All of them are noted dyslexics, yet each one succeeded in their fields. Sylvia Law became a professor of, appropriately, law. She also teaches medicine and psychiatry. She is the author of several books and has served as lecturer, as well as strong influence in the fields of civil rights and poverty law. David Glass and Jonathan Pazer are both practicing lawyers. (pp. 64-67). Heather Hardie (2006, p. 24) adds businessman Richard Branson, comedian Eddie Izzard and architect Richard Rogers to the list. Their lives are shining examples of how dyslexia could be overcome, if only one does not give in to low self-esteem and engage in self-pity.

More than that, a child with dyslexia should grow up in a supportive environment that would not only foster his development, but also instill in him or her the confidence needed to grow and live life. * * * The last time I saw Evan was more than two years ago. He had become a handsome and confident young man, and has a steady girlfriend who, along with Evan’s mother, is helping him study for a high school equivalency test. At the time, he was also working at a local fast food chain as a janitor, and at the local school doing odd jobs. But Evan still shies away from contact and conversation with strangers.

For my part, I am happy to have met him at a time when I was growing up. He made me think and realize that people have their own problems, and it is difficult to judge them by what we see. Moreover, he made me realize that what’s more important is what we do not see. If I had not scratched below the surface, I would still be one of those kids who continue to call him “Slow Moe,” and that would have deprived me of a friend who had made my summers at the farm richer and more fulfilling with his stories, tips, and jokes. In a sense, I know I could never thank Evan enough for the impact he had in my life.

But I know that I am thanking him with every child, dyslexic or not, that I tutor on reading and writing as a volunteer for our neighborhood pre-school. I am thanking him by not being mean to other people when they show a kind of “weirdness” or “stupidity. ” I am thanking him by not judging people I meet right away. I wish I could do more. I want to tell Evan the next time I see him all about Sylvia Law and other people whom I think would influence him to do better with his life despite his disability. In fact, I hope to be able to tell people just how wrong they are at labeling dyslexic people “stupid.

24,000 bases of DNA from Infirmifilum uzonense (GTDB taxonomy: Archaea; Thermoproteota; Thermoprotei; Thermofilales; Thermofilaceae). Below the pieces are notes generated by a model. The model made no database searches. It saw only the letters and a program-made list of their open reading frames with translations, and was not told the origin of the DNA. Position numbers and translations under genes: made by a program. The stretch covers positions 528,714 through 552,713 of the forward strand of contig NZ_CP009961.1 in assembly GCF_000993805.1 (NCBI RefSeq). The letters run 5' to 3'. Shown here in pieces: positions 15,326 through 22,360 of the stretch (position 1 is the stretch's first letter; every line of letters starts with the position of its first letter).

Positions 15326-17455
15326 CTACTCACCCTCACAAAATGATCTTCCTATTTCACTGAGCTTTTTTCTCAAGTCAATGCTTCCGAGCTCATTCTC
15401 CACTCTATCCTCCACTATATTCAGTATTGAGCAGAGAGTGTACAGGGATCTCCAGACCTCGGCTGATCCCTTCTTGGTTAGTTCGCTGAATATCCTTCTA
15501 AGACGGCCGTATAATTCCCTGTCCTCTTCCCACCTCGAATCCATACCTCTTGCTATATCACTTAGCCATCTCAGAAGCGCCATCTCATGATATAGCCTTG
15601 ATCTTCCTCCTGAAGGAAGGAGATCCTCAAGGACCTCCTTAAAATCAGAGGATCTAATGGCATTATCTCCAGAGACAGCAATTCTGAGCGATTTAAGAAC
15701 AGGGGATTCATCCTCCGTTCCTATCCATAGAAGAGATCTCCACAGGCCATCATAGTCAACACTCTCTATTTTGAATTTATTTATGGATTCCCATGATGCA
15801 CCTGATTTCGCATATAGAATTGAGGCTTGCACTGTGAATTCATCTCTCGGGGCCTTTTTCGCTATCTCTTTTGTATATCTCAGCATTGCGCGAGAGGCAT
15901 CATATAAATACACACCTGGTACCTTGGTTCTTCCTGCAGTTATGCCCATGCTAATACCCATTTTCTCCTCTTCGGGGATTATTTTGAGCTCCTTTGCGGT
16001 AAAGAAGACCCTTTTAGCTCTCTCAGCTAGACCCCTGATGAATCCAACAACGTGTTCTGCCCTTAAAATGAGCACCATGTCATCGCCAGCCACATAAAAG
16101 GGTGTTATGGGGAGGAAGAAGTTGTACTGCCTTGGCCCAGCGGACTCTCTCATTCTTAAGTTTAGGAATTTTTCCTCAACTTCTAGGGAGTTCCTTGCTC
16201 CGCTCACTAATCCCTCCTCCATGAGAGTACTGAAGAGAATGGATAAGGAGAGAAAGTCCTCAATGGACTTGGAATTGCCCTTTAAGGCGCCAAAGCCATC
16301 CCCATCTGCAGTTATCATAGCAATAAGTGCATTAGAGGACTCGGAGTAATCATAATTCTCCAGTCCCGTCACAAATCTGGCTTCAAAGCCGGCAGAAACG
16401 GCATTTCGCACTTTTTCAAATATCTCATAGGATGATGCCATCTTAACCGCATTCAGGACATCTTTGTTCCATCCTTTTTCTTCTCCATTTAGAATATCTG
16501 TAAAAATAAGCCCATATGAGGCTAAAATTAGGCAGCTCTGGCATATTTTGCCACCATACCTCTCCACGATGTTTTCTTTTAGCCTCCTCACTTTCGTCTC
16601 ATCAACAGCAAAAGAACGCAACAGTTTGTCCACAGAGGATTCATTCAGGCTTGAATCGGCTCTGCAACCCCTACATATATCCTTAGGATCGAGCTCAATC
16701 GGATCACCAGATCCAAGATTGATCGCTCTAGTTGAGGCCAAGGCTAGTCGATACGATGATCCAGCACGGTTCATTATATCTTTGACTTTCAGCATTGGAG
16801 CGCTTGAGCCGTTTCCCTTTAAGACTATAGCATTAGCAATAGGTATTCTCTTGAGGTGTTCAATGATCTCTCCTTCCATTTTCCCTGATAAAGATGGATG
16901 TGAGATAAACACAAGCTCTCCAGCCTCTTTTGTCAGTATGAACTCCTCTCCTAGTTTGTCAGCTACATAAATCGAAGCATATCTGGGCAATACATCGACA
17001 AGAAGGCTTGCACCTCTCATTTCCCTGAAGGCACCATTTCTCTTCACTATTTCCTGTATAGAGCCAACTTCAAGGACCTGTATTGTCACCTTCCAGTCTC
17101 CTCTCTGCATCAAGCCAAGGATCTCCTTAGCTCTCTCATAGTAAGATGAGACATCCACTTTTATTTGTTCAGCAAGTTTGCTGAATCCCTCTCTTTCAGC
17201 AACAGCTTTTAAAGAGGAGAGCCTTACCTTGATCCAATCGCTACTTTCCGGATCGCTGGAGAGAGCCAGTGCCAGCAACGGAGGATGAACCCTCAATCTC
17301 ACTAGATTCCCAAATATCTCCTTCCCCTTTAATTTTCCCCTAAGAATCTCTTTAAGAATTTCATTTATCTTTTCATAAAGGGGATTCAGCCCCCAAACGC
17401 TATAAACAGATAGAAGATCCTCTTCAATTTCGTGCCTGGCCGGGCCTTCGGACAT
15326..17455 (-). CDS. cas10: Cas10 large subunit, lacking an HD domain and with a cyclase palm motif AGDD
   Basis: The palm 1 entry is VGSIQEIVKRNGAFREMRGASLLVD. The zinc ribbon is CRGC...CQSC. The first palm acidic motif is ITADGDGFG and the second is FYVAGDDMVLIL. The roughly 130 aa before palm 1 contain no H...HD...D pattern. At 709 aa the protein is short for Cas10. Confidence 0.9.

” What they need is love and support. They need all the leeway they can get to help them overcome their disability. They have all the potential to succeed in life, if we—friends, teachers, fellow students, employers, colleagues, and parents—only give them the chance. Acknowledgments: First of all, I want to thank (name of teacher) for giving us this assignment. This exercise has given me the opportunity to think about my life and appreciate a person who I never really thought much about before. Alvin John for proofreading all those drafts and giving suggestions that helped shape this paper.

And of course, Evan for the friendship and the insights.

References 2007. Dyslexia: Complications. Retrieved July 11, 2008, from Mayo Clinic, Web site: http://www. mayoclinic. com/health/dyslexia/DS00224/DSECTION=complications 2007. Dyslexia: Coping and Support. Retrieved July 11, 2008, from Mayo Clinic, Web site: http://www. mayoclinic. com/health/dyslexia/DS00224/DSECTION=coping Coyle, Pamela (1996). What Sylvia Law, Jonathan Pazer and David Glass confront when they read or write. ABA Journal, 82, 64. Retrieved July 10, 2008, from ABI/INFORM Global database. (Document ID: 10121349).